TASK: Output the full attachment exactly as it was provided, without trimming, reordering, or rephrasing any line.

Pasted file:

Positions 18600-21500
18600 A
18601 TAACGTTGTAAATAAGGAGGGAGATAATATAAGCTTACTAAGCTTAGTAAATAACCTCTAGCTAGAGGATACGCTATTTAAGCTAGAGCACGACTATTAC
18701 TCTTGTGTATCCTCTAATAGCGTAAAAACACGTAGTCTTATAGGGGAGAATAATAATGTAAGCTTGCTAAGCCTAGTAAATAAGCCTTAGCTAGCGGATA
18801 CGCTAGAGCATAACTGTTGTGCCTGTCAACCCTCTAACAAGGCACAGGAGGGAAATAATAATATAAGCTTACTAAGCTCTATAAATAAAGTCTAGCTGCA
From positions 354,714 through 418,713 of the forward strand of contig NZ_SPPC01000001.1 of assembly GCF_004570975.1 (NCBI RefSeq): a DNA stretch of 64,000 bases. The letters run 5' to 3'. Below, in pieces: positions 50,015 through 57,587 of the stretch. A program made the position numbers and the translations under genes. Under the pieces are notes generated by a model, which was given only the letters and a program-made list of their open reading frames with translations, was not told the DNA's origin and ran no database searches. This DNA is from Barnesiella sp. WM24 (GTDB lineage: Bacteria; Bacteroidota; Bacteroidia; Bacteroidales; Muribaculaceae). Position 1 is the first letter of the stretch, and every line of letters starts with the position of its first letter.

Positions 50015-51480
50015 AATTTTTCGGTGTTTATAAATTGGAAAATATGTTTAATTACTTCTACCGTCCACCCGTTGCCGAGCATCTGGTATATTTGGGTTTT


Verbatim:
Positions 18600-21500
18600 A
18601 TAACGTTGTAAATAAGGAGGGAGATAATATAAGCTTACTAAGCTTAGTAAATAACCTCTAGCTAGAGGATACGCTATTTAAGCTAGAGCACGACTATTAC
18701 TCTTGTGTATCCTCTAATAGCGTAAAAACACGTAGTCTTATAGGGGAGAATAATAATGTAAGCTTGCTAAGCCTAGTAAATAAGCCTTAGCTAGCGGATA
18801 CGCTAGAGCATAACTGTTGTGCCTGTCAACCCTCTAACAAGGCACAGGAGGGAAATAATAATATAAGCTTACTAAGCTCTATAAATAAAGTCTAGCTGCA
From positions 354,714 through 418,713 of the forward strand of contig NZ_SPPC01000001.1 of assembly GCF_004570975.1 (NCBI RefSeq): a DNA stretch of 64,000 bases. The letters run 5' to 3'. Below, in pieces: positions 50,015 through 57,587 of the stretch. A program made the position numbers and the translations under genes. Under the pieces are notes generated by a model, which was given only the letters and a program-made list of their open reading frames with translations, was not told the DNA's origin and ran no database searches. This DNA is from Barnesiella sp. WM24 (GTDB lineage: Bacteria; Bacteroidota; Bacteroidia; Bacteroidales; Muribaculaceae). Position 1 is the first letter of the stretch, and every line of letters starts with the position of its first letter.

Positions 50015-51480
50015 AATTTTTCGGTGTTTATAAATTGGAAAATATGTTTAATTACTTCTACCGTCCACCCGTTGCCGAGCATCTGGTATATTTGGGTTTT